Are The Red Sox Going To Start Alfredo Aceves? (And Should They?)

ST. PETERSBURG, FL: Pitcher Alfredo Aceves #91 of the Boston Red Sox pitches against the Tampa Bay Rays during the game at Tropicana Field on in St. Petersburg, Florida. (Photo by J. Meric/Getty Images)

Alfredo Aceves isn't the team's closer anymore, whether that's said outright or not. He likely wasn't once Andrew Bailey returned and pitched well, and blowing yet another save en route to another loss didn't endear his cause to manager Bobby Valentine, either. Part of the reason Aceves was placed in that role, though, was because he has a valuable arm capable of contributing in various ways, and it was an important spot in which he could pitch following his loss for a rotation spot in the spring.

Now, with the season lost insofar as making it to October goes, the Red Sox have a month to play around with different roles and see what they can figure out for 2013. That's what makes Valentine's statements from Wednesday in regards to Aceves intriguing, as he hinted that the Red Sox might be looking towards stretching Aceves back out in order to start him.

Aceves didn't work so well as a starter with the Red Sox in 2011, posting an even K/BB in his four starts while struggling with his command. For his career as a starter, that's about where he stands as well, with 24 strikeouts against 22 walks in 47-1/3 frames covering nine starts. Relief is where he's been at his best, with a 2.7 K/BB in 257 innings over 164 games. Assuming that relief isn't in the closer's role, anyway, where his control is fine, but his command is spotty, and homers have come in droves when he's off his game.

Do the Red Sox want Aceves to start, or is this a situation where, with nothing to lose and no real starting candidates for 2013 to take innings away from now that Franklin Morales is on the disabled list, they want to give Aceves the chance to prove he should or can't handle this role? It hasn't worked out for Aceves in the past, but he's also barely been given a shot in the majors, and has some success as a starter in the minors to point to.

Boston also might be looking at a 2011-esque situation in terms of luring free agent starters to spring training, as the rotation is far less open than it was at the start of 2012. Jon Lester, Clay Buchholz, John Lackey, and Felix Doubront are likely to take up the first four spots, leaving the Sox with just the one hole to fill. Whereas, heading into 2012, it was just Lester, Buchholz, and the departed Josh Beckett who had spots locked up, enabling Boston to sign Vicente Padilla, Aaron Cook, and Carlos Silva, giving them some additional arms to play around with in the spring, one of whom stuck with the club as a setup man when he didn't win a starting gig.

The aforementioned Morales might be the guy for that spot should no one sign with the Sox, but with no other options that can be counted on around, the Red Sox need to figure out who they already have in their possession who could handle starting duties if necessary. Yes, Boston could go out and sign a starting pitcher, but if the market goes crazy, as it tends to do when the game is awash in money, then that becomes more difficult to do. It's best to have backup plans around, just in case player acquisition doesn't pan out.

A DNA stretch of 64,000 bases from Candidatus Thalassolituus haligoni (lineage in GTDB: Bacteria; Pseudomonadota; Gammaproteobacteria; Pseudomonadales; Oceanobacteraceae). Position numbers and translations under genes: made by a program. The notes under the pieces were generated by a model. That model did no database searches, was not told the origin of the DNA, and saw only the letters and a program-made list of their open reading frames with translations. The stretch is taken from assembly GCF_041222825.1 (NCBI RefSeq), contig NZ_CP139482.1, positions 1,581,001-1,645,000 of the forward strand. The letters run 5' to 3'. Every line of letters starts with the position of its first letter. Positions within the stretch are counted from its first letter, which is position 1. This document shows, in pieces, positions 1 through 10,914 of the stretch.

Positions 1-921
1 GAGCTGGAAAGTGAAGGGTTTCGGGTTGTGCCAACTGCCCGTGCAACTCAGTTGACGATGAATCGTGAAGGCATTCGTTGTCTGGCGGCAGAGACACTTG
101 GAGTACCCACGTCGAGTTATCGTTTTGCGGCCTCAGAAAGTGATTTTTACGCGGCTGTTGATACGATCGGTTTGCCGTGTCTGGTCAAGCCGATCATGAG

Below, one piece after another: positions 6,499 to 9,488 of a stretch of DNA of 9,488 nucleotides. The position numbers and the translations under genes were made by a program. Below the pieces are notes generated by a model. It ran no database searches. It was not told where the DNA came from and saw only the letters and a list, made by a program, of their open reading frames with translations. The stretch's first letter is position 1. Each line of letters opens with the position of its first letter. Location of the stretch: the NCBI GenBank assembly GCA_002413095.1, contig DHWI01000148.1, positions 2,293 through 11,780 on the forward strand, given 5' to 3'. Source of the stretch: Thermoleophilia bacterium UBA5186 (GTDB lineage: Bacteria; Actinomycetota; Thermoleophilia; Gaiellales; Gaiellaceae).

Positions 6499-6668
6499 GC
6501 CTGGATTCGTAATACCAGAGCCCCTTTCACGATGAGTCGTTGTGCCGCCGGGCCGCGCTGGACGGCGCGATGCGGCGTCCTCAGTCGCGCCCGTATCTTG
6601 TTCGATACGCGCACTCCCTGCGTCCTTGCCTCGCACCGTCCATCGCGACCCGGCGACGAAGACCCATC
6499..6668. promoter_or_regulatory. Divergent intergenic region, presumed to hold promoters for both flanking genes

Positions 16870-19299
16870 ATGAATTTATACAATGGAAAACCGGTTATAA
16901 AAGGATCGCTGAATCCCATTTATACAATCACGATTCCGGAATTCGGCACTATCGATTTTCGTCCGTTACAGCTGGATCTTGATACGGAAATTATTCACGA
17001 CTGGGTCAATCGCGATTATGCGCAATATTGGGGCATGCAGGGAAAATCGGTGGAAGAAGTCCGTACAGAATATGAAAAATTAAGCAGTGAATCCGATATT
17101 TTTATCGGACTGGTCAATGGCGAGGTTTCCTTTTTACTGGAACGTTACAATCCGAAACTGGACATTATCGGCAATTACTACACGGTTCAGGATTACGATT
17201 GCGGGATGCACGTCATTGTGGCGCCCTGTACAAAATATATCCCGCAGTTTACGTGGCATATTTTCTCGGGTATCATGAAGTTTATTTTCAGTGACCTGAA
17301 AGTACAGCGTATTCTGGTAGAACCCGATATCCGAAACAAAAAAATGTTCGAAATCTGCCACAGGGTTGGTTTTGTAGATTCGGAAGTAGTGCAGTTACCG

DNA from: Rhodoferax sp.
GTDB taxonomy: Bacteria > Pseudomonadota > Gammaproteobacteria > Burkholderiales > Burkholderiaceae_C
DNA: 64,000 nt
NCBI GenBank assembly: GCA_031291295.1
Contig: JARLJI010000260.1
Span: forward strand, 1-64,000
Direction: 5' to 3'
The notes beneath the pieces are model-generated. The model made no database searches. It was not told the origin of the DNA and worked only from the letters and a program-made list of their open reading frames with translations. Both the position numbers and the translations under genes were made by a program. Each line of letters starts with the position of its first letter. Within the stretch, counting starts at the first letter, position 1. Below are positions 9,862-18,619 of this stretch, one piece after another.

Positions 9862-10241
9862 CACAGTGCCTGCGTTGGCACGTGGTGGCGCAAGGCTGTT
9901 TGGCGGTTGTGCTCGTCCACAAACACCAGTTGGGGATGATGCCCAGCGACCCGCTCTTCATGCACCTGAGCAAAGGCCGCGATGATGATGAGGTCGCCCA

Triple-A Pawtucket has Zach Stewart as an option. Well, maybe, considering his career in the majors as a starter to this point. Chris Hernandez is also there, but he's no sure thing for 2013, given his K/BB rates, reliance on grounders, and minimal experience in Triple-A. When that works, it's great, but when it doesn't, it ends poorly for everyone involved. Both of those arms could do something productive for Boston in 2013 if needed, but neither is what you would qualify as reliable options -- it's something of an Andrew Miller/Kyle Weiland situation all over again.

The rest of the dreams have to do with Brandon Workman, Matt Barnes, or Allen Webster destroying Double-A to the point that they can barely touch down in Pawtucket before coming to Boston to save the day, or Rubby De La Rosa pitching out of his mind in the spring as a starter and giving the Sox their new first line of defense. And dreams they are, as De La Rosa might be a reliever, and the rest of the bunch, while talented with futures worth looking ahead to, do not have a "Spring 2013" ETA attached to them.

That's where it comes back to knowing what someone like Aceves can or cannot do. If Aceves doesn't show the Sox anything in a stretched out state in September, then maybe they have to turn their focus towards acquiring another pitcher with starting credentials this winter. If he all of a sudden pitches well as a starter, and the scouts like what they see out of him, then maybe that becomes less of a priority going forward. Knowing is half the battle, as some of of our era's greatest philosophers espoused.

This could also just be the preamble to giving Aceves another shot at starting in the spring, too, so placing the burden of the Red Sox's direction this winter on his September might be a bit much. Either way, though, Boston doesn't have much to lose by finding out. They already know what he can do as a bullpen piece that goes wherever he's needed. Now, with Boston out of it in 2012, it's time to find out if he can do the one thing more valuable than that.

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